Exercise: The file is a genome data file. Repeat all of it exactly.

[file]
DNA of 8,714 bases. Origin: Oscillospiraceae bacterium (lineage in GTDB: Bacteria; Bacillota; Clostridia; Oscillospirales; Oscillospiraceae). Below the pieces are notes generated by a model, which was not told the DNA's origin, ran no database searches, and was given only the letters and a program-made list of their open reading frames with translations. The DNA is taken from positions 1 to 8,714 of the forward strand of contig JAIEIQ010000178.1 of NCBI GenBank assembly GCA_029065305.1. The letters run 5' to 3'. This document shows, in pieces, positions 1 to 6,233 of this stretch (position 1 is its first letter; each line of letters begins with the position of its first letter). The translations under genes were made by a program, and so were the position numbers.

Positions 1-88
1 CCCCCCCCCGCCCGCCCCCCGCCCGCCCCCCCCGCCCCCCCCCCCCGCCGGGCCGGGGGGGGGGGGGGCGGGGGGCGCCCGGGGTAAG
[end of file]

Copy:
DNA of 8,714 bases. Origin: Oscillospiraceae bacterium (lineage in GTDB: Bacteria; Bacillota; Clostridia; Oscillospirales; Oscillospiraceae). Below the pieces are notes generated by a model, which was not told the DNA's origin, ran no database searches, and was given only the letters and a program-made list of their open reading frames with translations. The DNA is taken from positions 1 to 8,714 of the forward strand of contig JAIEIQ010000178.1 of NCBI GenBank assembly GCA_029065305.1. The letters run 5' to 3'. This document shows, in pieces, positions 1 to 6,233 of this stretch (position 1 is its first letter; each line of letters begins with the position of its first letter). The translations under genes were made by a program, and so were the position numbers.

Positions 1-88
1 CCCCCCCCCGCCCGCCCCCCGCCCGCCCCCCCCGCCCCCCCCCCCCGCCGGGCCGGGGGGGGGGGGGGCGGGGGGCGCCCGGGGTAAG